There are few pesticides for use in home gardens and landscapes that are effective against two-spotted spider mites. They are often brought in from external sources with purchased plant material, but can be blown in with the help of wind currents. Spider mites start their lives as eggs (see photo above) that adults lay on host plants. While beneficial insects can help control spider mites, mite populations large enough to cause visible plant damage need immediate attention.
While they don't bite people or pets, these relatives of spiders and ticks can damage plants indoors and outdoors.
How do you prevent spider mites?
Spray the affected plants with insecticidal soap or use a cotton swab dipped in diluted 70% rubbing alcohol to remove visible pests These tick-like beetles are more likely to be considered arachnids (related to spiders) than insects because of their eight legs. Broad-spectrum insecticide treatments for other pests often result in mite outbreaks. So avoid these pesticides whenever possible. Spider mites have many natural enemies that limit their numbers in many landscapes and gardens, especially when they are not bothered by pesticide sprays.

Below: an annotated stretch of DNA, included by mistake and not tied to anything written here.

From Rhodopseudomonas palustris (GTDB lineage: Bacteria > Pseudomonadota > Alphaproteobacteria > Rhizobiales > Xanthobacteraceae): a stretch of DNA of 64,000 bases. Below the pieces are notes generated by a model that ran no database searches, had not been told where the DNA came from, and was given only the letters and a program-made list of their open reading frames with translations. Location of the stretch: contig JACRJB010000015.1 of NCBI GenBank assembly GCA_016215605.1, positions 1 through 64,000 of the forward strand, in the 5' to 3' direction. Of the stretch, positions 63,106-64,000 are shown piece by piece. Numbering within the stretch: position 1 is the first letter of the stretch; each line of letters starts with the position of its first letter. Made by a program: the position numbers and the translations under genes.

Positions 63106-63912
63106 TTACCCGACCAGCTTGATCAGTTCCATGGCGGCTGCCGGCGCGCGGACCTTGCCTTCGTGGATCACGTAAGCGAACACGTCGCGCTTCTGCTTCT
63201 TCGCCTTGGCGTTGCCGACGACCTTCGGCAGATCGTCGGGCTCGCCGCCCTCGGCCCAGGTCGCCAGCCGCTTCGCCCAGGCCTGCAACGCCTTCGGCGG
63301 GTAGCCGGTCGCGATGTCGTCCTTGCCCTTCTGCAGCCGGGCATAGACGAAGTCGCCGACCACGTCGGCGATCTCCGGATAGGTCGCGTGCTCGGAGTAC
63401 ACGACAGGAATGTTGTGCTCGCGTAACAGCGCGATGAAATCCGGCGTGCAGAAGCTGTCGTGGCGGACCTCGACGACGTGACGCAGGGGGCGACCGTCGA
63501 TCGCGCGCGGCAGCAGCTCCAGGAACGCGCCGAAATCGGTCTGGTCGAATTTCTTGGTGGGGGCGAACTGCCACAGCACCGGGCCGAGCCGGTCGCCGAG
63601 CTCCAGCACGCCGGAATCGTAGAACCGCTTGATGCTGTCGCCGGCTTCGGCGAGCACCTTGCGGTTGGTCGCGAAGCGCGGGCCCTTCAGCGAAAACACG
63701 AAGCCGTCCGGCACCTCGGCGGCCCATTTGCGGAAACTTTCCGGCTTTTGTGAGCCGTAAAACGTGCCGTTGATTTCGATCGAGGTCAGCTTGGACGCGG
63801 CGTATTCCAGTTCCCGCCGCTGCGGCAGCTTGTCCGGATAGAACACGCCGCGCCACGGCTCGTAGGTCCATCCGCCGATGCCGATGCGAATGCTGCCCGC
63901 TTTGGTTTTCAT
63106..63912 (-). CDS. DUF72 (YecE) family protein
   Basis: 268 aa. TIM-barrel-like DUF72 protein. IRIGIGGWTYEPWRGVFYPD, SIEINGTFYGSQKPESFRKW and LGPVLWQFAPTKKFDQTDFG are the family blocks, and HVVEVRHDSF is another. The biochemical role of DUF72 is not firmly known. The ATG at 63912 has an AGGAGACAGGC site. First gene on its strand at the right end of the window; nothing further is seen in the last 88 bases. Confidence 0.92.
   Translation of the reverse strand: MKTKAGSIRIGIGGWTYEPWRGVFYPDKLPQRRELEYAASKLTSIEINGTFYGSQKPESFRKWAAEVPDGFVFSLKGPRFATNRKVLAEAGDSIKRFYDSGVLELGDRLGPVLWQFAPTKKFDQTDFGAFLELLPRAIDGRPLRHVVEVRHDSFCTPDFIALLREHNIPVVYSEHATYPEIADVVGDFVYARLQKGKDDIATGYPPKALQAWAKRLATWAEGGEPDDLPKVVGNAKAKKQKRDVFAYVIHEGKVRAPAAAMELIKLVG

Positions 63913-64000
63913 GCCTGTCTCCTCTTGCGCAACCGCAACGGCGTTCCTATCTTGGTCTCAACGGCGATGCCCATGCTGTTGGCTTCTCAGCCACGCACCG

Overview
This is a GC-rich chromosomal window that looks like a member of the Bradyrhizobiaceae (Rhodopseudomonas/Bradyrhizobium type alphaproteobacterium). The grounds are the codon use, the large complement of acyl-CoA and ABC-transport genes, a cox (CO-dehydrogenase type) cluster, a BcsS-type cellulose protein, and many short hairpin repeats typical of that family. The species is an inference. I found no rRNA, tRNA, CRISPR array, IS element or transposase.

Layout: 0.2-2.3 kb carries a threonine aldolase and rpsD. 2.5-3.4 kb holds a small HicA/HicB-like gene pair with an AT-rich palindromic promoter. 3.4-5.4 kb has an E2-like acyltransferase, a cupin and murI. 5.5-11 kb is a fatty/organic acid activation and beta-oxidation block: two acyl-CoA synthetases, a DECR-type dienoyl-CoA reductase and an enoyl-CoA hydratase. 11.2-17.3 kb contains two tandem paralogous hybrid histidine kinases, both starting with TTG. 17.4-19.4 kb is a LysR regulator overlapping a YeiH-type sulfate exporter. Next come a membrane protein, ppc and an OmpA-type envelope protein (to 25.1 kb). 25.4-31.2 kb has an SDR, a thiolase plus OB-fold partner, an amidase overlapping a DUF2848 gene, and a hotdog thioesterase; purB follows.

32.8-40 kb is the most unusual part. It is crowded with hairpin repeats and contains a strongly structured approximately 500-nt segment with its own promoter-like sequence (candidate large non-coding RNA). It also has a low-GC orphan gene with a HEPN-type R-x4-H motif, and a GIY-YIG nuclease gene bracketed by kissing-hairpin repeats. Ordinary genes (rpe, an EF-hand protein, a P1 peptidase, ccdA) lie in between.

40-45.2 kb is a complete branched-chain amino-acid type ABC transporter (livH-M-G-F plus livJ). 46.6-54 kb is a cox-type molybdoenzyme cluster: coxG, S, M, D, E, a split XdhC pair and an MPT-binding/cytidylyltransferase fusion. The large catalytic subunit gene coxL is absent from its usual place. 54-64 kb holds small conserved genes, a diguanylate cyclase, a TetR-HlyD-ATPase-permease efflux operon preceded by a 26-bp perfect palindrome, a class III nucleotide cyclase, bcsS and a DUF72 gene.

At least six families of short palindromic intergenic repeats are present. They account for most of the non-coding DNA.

Can spider mites live on humans?
Fortunately, the mites cannot live on humans, do not survive indoors, and they are not known to transmit disease. Bites usually look like a tiny pimple surrounded by a red circle, but multiple bites within the same area can look like a rash. The prickly rat mite feeds on rats at night and hides in cracks and crevices around rat nests and resting places during the day. It can get worse because many pesticides contain carbaryl, which helps spider mites multiply faster.
However, washing off spider mites is a temporary solution as these plant pests can return after each flush.